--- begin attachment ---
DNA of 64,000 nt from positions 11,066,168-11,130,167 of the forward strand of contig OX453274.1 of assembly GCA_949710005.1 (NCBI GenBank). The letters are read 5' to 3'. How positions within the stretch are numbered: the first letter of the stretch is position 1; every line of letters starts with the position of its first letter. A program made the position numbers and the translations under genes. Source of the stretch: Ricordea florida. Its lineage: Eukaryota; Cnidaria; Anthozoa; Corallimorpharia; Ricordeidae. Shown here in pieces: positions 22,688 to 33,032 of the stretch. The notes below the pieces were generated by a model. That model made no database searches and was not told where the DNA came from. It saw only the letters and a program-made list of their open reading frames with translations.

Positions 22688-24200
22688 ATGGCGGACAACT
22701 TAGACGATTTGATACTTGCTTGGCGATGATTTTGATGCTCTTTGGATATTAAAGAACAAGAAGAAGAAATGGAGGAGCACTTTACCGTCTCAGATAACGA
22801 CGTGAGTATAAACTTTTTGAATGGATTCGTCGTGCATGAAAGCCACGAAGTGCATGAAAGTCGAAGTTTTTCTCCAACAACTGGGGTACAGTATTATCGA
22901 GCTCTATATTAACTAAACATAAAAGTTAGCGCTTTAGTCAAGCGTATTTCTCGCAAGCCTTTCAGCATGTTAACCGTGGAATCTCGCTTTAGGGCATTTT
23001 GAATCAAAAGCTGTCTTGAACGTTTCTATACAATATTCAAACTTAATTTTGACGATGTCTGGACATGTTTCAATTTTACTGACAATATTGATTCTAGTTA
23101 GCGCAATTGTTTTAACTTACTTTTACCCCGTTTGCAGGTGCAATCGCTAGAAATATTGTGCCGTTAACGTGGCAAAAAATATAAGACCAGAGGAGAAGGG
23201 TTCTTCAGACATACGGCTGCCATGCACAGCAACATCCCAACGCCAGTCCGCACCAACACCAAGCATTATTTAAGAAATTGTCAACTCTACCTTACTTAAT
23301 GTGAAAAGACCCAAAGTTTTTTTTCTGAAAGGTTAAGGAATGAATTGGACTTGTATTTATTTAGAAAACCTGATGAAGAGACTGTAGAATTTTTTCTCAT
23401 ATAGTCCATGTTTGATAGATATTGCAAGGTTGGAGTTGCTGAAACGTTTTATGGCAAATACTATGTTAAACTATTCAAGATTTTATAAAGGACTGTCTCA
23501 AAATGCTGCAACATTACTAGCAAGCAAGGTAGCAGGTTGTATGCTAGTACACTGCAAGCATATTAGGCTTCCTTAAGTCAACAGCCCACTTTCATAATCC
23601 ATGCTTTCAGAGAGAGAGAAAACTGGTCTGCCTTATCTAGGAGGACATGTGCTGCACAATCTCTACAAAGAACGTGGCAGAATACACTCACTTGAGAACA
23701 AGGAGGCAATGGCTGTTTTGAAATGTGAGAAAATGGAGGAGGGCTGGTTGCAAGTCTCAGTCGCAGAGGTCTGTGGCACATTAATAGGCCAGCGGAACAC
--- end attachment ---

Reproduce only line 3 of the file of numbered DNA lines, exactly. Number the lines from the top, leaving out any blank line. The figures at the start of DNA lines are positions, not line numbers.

22688 ATGGCGGACAACT